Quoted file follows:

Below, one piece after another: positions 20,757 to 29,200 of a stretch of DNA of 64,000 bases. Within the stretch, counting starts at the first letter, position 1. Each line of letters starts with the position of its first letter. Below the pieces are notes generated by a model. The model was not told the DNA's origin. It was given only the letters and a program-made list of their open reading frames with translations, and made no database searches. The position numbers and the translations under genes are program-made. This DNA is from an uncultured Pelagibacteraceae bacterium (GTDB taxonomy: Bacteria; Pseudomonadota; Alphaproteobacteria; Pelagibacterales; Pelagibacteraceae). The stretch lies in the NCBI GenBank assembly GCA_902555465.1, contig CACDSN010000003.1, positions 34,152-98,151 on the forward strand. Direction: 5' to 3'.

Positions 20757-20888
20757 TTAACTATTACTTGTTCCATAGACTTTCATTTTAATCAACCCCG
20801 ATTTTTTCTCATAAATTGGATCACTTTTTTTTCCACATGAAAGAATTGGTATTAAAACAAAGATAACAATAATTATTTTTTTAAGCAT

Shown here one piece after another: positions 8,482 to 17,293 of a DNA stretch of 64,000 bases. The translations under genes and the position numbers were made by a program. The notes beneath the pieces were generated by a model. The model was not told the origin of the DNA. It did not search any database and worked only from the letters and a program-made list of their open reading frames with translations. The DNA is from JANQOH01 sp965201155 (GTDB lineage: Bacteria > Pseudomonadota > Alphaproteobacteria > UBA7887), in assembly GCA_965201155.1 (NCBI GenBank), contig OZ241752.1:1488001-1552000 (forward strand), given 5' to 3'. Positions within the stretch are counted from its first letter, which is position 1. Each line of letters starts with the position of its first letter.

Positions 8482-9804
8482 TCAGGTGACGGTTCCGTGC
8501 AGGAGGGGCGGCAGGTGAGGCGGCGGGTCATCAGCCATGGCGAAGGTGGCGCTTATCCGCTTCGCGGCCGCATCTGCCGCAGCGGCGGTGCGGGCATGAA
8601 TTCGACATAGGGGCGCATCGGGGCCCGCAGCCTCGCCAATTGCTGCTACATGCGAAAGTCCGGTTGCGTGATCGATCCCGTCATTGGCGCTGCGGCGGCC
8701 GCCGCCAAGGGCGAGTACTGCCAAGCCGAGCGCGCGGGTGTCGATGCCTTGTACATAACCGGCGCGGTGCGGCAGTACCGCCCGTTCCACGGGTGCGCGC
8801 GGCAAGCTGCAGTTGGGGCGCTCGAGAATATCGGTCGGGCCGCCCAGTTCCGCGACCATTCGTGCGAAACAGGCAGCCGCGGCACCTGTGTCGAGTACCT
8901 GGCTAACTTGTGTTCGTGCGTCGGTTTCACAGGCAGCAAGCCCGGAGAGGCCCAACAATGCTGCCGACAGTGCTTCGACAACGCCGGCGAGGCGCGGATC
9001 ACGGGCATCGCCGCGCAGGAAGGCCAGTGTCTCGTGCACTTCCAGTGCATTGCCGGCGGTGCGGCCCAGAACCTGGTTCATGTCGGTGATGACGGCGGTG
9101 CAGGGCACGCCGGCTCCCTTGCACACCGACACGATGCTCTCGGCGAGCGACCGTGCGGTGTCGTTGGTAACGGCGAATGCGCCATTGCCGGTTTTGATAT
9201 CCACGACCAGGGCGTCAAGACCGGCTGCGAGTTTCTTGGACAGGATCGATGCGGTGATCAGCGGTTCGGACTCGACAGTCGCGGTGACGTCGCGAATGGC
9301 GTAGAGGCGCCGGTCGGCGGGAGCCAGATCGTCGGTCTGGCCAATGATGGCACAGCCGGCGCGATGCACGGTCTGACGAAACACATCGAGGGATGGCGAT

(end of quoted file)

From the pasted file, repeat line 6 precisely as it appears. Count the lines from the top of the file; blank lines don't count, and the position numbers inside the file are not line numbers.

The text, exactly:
Positions 8482-9804